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From: Dave Abrahams (abrahams_at_[hidden])
Date: 1999-06-30 21:51:22

> - Hiding the implementation details for timer provides a bad tradeoff:
> it requires an otherwise unnecessary heap allocation for each instantiation
> of a timer. It would be better to byte the bullet and put clock_t into
> the timer class.

I don't agree that it's particularly bad. Whether it's a good trade-off
depends on the goals of the implementor and users. Perhaps that hiding
should be justified, though.

I do wonder about the following:

1. why it doesn't use one of our lovely smart pointers instead of doing the
management itself.

2. why the implementation is stored as a reference. While the code looks
correct, reference members are a dicey proposition in general, and hard to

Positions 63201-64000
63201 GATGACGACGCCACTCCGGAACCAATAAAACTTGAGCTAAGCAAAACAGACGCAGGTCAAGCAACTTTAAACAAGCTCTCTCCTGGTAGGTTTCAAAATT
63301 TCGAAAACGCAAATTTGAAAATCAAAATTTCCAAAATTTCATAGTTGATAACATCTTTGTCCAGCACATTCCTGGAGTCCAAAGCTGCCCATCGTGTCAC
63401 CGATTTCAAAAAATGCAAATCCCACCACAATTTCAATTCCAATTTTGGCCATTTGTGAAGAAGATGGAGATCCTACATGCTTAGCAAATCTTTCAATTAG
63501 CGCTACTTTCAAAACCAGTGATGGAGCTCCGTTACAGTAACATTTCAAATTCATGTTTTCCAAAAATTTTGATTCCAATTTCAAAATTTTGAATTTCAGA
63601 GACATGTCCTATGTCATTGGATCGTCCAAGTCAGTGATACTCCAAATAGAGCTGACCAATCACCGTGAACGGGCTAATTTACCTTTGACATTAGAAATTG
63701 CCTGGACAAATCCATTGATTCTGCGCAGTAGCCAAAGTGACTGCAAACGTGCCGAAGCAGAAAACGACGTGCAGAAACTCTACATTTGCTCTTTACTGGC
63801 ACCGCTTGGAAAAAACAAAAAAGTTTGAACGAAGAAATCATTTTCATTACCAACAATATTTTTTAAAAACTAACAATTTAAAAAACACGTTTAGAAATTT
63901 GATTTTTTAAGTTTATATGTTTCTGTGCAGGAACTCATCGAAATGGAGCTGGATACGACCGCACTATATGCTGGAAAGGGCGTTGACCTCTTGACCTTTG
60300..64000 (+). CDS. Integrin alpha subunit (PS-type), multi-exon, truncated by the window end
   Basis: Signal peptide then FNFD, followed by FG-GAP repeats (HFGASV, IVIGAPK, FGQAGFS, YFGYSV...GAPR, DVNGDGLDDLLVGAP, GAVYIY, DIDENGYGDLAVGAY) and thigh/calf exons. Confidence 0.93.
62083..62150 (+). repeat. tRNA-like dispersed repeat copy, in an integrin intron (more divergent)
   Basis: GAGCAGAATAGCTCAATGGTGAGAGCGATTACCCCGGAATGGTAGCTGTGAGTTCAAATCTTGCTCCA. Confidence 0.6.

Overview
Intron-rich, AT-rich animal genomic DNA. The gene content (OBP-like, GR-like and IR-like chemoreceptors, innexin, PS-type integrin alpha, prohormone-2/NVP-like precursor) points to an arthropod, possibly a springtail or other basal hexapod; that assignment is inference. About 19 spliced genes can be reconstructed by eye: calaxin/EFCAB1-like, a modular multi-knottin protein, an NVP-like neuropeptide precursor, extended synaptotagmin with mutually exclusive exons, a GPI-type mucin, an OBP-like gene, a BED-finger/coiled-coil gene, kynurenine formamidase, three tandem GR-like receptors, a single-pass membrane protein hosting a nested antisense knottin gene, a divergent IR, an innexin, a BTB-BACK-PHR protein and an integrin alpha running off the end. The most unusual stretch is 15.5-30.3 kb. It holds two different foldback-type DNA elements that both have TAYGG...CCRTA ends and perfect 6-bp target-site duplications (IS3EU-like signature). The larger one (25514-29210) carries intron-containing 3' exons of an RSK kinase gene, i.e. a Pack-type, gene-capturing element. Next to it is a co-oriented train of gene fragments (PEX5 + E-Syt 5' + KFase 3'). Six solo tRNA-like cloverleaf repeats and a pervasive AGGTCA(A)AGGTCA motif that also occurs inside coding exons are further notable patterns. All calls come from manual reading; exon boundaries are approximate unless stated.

get right. I avoid them, and would like boost to set the same example.

3. whether we ought to be including code like the using-directive in
timer.cpp which is designed to work around non-conformant implementations.
(I prefer to have users compile with -Dstd for this case).

Also, I think progress_display might be a bit too general a name. I expected
a (non-textual) GUI element! Perhaps text_progress_display would be better.
You could break out the display independent part into an abstract base
class, so when someone writes the boost GUI we will be able to use reuse it.


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